The U.K.'s confusion over Microsoft and open-source cost savings

The U.K. is looking to save money by buying more Microsoft--which may well be true--but calls the move part of its commitment to open source, which is certainly not true.

The U.K. government claims that it may save 75 million pounds ($119 million) over the next five years by harnessing itself firmly to Microsoft. That may be true, but the cost savings come from what the U.K. would have paid Microsoft, and they don't take into account what it could have saved by shopping around.

More ironic, however, than such ironic "cost savings" is its nomenclature: Angela Eagle, Exchequer Secretary to the Treasury, suggests the Microsoft purchase "reinforces the Government's commitment to its Open Source Action Plan." Huh??? Buying lots of non-open-source Microsoft software is a commitment to...open source?

I think Eagle needs a primer on what open source means, and what it costs.

Perhaps Gartner could help. Gartner is now saying that e-commerce teams within IT departments can shave 35 percent off their costs by using open source. Forrester, for its part, surveyed a wide range of corporations and found that 87 percent had achieved cost savings through open source.

Some public sector organizations get it. The United Nations, for example, is rolling out a new program to bring tuition-free higher education to the world using open source and open course materials. And the U.S. Department of Defense continues to increase its adoption of open source to boost productivity while simultaneously cutting costs.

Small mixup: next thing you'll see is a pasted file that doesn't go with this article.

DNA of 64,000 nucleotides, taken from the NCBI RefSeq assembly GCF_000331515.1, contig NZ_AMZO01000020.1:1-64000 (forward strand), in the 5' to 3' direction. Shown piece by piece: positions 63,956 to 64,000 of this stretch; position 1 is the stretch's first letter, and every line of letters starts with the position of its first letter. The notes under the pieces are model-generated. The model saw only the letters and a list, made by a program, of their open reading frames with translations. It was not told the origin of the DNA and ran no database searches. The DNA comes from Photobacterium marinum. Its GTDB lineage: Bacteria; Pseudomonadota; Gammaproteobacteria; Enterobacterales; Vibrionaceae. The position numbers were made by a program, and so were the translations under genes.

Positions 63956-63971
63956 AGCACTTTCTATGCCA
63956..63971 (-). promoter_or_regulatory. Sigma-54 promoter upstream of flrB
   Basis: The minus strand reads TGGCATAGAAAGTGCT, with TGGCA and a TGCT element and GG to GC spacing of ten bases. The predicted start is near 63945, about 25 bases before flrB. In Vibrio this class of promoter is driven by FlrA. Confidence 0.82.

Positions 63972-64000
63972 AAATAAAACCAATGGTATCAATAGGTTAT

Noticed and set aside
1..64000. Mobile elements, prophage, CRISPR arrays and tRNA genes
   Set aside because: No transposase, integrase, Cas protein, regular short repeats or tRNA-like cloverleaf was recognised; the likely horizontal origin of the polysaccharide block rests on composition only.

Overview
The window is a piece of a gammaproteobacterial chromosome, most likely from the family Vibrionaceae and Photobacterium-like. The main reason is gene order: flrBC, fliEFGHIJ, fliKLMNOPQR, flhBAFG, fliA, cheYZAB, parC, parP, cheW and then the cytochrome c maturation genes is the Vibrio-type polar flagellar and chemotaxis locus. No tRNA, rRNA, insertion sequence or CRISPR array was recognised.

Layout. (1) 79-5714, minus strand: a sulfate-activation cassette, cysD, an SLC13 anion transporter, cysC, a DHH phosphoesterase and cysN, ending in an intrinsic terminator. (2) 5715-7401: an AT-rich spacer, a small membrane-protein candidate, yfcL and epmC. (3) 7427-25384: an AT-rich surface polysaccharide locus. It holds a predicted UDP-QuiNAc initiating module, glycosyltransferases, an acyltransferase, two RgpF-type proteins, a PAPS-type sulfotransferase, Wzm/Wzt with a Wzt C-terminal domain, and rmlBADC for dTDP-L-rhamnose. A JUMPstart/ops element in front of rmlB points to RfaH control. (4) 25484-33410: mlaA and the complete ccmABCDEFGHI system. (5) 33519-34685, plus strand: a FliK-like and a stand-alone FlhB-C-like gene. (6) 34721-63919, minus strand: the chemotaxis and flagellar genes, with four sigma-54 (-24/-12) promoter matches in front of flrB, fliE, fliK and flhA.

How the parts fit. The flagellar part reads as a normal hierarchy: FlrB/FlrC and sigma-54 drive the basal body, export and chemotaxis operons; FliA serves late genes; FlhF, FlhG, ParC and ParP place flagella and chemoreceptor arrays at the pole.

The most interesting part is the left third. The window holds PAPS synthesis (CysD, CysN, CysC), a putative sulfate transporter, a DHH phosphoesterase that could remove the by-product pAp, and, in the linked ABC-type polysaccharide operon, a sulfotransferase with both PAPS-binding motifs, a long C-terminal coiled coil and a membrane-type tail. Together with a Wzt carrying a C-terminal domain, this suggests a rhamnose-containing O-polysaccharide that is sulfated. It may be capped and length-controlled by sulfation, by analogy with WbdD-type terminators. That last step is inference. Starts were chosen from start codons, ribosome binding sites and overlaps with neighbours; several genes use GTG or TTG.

Microsoft is, of course, getting more active in open source, and is also trying to learn to integrate open-source principles (like hassle-free evaluations), but having some seriously mixed results.

However, buying more Office licenses won't net the U.K. any open-source cost savings, from Microsoft or anyone else. It's very likely the U.K. could significantly improve upon its savings with Microsoft simply by using open source. I'd be willing to wager that the U.K. could save at least five times that amount...in the first year.

Will Eagle give me the chance to prove it? Not likely, mate.


Follow me on Twitter @mjasay.

Tags:
Tech Culture
About the author

    Matt Asay is chief operating officer at Canonical, the company behind the Ubuntu Linux operating system. Prior to Canonical, Matt was general manager of the Americas division and vice president of business development at Alfresco, an open-source applications company. Matt brings a decade of in-the-trenches open-source business and legal experience to The Open Road, with an emphasis on emerging open-source business strategies and opportunities. He is a member of the CNET Blog Network and is not an employee of CNET. You can follow Matt on Twitter @mjasay.

     

    Join the discussion

    Conversation powered by Livefyre

    Show Comments Hide Comments